Planning to go on holiday where the seas are warm, crystal clear and stunningly blue?
Then you’ve made the right choice! The sea is one of humanity’s great resources and a natural blessing. That’s why it’s important to protect and cherish our seas but of course, your safety is also important.
So, here are a number of advice pointers about safe sea bathing – aimed particularly at those visiting tropical coastlines.
Know your limitations
Swimming in warm seas can be more draining than in more temperate waters.
If you normally spend your life in an office or other relatively sedentary occupation, then launching into Olympic-level swimming objectives could mean you quickly get into difficulties with cramp or exhaustion.
There’s no recommendation here other than “don’t do it” and to stay conservative in terms of what you’re trying to achieve in terms of distance, speed or sea conditions. In particular, remember that a pool is not the open sea, so your performance in the former might not be a perfect guide to your capabilities in the ocean.
Most experts agree that the media tends to massively exaggerate the risks from shark attacks which are, even in tropical waters, comparatively rare.
Even so, that’s no consolation to someone who has suffered such an attack. Many species of shark are predators and like it or not, we share our seas with them.
However, the risks can be reduced by following local safety advice and guidance. Seasons can make a huge difference, as do specific locations. Some beaches have effective protection and supervision in place but that won’t count for much if you ignore local safety rules or don’t even consult them to start with.
Some marine life is equipped with mechanisms for inflicting stings of one variety or another.
In some instances that’s for hunting and in others for self-defence. It doesn’t matter which for humans though because what’s important is not to get stung.
Yet again, this is a question of being sensible and taking local advice. Don’t listen to that “friend of a friend who knows someone that told them” expert. People in your holiday area or those providing your luxury holiday accommodation will know exactly what needs to be done to reduce or avoid altogether such risks.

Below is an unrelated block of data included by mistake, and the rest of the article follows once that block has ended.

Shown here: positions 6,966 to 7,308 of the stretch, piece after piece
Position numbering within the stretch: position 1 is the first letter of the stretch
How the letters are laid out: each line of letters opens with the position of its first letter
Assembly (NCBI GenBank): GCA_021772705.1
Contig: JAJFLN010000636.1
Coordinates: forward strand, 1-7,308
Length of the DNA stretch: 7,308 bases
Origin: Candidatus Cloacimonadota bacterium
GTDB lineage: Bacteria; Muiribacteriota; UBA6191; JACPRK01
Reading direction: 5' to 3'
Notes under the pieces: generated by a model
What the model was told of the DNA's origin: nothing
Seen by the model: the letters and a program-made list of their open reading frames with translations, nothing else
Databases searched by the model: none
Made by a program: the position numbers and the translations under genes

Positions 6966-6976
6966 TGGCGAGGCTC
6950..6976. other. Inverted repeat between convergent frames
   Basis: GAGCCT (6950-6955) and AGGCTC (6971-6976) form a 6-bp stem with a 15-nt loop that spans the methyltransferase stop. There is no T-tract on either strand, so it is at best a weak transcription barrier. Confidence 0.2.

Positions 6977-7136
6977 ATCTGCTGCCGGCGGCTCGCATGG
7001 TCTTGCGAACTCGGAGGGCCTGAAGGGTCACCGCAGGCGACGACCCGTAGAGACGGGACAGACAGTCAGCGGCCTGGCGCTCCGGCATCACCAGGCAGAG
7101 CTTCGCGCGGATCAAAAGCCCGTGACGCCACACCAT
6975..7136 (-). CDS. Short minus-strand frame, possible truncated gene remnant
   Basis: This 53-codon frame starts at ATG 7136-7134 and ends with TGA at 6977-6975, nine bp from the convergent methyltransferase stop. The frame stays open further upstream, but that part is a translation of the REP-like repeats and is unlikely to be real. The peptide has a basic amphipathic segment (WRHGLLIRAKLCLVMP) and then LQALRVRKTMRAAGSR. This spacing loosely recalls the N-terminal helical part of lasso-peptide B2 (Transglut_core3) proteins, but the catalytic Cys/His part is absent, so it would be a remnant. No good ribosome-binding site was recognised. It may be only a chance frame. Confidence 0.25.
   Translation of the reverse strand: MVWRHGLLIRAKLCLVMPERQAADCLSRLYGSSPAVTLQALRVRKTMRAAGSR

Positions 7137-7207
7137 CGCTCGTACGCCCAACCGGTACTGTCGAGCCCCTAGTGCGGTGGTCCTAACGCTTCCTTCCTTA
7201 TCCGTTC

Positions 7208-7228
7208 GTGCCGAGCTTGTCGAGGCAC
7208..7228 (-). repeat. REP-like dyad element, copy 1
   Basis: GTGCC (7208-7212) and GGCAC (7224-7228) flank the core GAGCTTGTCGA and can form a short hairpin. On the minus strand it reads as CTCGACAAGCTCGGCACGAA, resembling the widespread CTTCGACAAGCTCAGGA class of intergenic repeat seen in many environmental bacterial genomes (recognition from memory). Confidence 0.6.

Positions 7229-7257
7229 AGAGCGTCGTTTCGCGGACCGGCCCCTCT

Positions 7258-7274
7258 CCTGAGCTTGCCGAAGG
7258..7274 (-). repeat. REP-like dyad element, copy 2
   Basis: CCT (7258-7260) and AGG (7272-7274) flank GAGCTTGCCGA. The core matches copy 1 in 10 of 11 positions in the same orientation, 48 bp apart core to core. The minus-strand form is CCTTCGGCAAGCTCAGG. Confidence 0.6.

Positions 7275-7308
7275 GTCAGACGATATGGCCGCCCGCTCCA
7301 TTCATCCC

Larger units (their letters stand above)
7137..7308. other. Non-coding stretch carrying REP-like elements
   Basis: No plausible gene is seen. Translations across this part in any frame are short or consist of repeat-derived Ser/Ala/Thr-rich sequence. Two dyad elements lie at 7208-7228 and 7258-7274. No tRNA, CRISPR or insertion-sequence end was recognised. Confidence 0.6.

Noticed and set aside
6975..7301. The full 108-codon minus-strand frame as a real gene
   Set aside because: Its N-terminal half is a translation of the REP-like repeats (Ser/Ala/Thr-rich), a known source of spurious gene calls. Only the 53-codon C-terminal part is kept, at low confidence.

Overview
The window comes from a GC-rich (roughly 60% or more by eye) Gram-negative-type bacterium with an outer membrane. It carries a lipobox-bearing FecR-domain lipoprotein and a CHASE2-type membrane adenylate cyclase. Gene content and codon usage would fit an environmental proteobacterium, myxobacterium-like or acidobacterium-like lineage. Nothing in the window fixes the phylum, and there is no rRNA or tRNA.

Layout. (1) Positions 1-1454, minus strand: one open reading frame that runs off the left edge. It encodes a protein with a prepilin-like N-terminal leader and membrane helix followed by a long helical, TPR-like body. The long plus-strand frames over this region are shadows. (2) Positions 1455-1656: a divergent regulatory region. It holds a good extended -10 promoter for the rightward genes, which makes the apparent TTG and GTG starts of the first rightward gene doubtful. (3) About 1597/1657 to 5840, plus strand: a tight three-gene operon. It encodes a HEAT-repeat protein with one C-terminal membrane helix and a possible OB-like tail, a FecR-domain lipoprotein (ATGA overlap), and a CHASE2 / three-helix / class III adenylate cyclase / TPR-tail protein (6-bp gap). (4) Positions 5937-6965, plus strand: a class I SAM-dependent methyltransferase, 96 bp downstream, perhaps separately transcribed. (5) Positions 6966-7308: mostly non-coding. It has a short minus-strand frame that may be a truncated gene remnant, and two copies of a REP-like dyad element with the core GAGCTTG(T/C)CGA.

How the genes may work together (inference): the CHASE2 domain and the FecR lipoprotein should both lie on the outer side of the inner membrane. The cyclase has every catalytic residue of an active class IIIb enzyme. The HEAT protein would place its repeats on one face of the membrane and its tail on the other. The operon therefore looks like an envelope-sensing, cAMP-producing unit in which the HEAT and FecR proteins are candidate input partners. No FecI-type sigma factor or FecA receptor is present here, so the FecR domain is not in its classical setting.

Many beaches are protected by nets of one sort or another. In other situations, some seasons are known to have higher risks of such populations coming inshore whilst at other times of the year the risks are virtually zero. If you are planning to spend a lot of time in the water away from beaches, a wet suit (of suitable grade) is usually great protection.
The bottom line is – ask around.
In many countries, the laws governing what boats can and cannot do in swimming areas are strict and complied with by local people.
Sadly, in some countries such laws either don’t exist or are widely ignored. This can and does lead to serious or even fatal accidents for swimmers when boat operators start behaving like idiots.
Keep away from sea areas designated as being for leisure boat operations – there are usually indications on beaches and buoys at sea marking channels etc. In addition, keep your eyes open. If you see a boat owner flagrantly ignoring the rules and endangering bathers as a result, memorize their boat’s name or number and report them to the authorities.
Today, the old advice of avoiding swimming on a full stomach is widely considered to be an old wives tale by experts.
Having said that, few people would argue that swimming (or exercising for that matter) immediately after a full meal is likely to make you feel uncomfortable and possibly risk some cramping. Well worth avoiding in the sea!
However alcohol is different and has been well documented as having been a contributory factor in many drownings for one reason or another. Therefore avoid it if you’re planning to go swimming in the sea.
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